Brouwers, F.M.; Elkahloun, A.G.; Munson, P.J.; Eisenhofer, G.; Barb, J.; Linehan, W.M.; Lenders, J.W.M.; Krijger, R.R. de; Mannelli, M.; Udelsman, R.; Ocal, I.T.; Shulkin, B.L.; Bornstein, S.R.; Breza, J.; Ksinantova, L.; Pacak, K.

    2006-01-01

    There are currently no reliable diagnostic and prognostic markers or effective treatments for malignant pheochromocytoma. This study used oligonucleotide microarrays to examine gene expression profiles in pheochromocytomas from 90 patients, including 20 with malignant tumors, the latter including

  11. Gene Expression Profiling in Porcine Fetal Thymus

    Institute of Scientific and Technical Information of China (English)

    Yanjiong Chen; Shengbin Li; Lin Ye; Jianing Geng; Yajun Deng; Songnian Hu

    2003-01-01

    obtain an initial overview of gene diversity and expression pattern in porcinethymus, 11,712 ESTs (Expressed Sequence Tags) from 100-day-old porcine thymus(FTY) were sequenced and 7,071 cleaned ESTs were used for gene expressionanalysis. Clustered by the PHRAP program, 959 contigs and 3,074 singlets wereobtained. Blast search showed that 806 contigs and 1,669 singlets (totally 5,442ESTs) had homologues in GenBank and 1,629 ESTs were novel. According to theGene Ontology classification, 36.99% ESTs were cataloged into the gene expressiongroup, indicating that although the functional gene (18.78% in defense group) ofthymus is expressed in a certain degree, the 100-day-old porcine thymus still existsin a developmental stage. Comparative analysis showed that the gene expressionpattern of the 100-day-old porcine thymus is similar to that of the human infantthymus.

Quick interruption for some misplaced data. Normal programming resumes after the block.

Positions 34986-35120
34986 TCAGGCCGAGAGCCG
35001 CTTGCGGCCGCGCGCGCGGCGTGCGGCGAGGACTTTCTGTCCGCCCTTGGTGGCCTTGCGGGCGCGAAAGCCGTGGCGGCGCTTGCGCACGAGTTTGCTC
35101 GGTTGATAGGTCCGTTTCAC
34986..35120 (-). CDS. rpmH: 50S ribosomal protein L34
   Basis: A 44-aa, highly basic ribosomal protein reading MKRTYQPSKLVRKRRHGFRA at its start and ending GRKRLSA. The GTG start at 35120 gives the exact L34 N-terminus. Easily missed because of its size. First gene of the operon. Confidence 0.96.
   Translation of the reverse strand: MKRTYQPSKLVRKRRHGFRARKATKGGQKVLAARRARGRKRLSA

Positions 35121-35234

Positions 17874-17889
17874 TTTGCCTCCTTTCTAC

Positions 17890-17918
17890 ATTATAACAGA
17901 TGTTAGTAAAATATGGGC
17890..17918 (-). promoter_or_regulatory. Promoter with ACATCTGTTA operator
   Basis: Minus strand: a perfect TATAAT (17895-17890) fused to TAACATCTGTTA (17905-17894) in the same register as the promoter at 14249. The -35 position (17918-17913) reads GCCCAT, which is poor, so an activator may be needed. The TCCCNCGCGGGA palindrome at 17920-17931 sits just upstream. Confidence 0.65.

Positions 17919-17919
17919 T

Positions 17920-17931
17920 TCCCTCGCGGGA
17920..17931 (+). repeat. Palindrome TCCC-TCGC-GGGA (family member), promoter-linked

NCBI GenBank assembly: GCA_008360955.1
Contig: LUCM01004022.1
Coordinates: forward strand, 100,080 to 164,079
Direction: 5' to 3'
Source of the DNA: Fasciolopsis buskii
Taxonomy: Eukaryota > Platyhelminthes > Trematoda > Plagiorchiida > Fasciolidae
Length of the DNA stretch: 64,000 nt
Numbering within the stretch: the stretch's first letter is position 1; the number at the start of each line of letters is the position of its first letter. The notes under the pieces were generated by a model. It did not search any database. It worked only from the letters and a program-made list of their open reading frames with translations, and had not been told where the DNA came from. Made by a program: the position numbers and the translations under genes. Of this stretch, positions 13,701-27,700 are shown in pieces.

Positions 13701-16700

12. Freedom of expression: cell-type-specific gene profiling.

    Science.gov (United States)

    Otsuki, Leo; Cheetham, Seth W; Brand, Andrea H

    2014-01-01

    Cell fate and behavior are results of differential gene regulation, making techniques to profile gene expression in specific cell types highly desirable. Many methods now enable investigation at the DNA, RNA and protein level. This review introduces the most recent and popular techniques, and discusses key issues influencing the choice between these such as ease, cost and applicability of information gained. Interdisciplinary collaborations will no doubt contribute further advances, including not just in single cell type but single-cell expression profiling.

  13. Bioinformatics analysis of the gene expression profile in Bladder carcinoma

    Directory of Open Access Journals (Sweden)

    Jing Xiao

    2013-01-01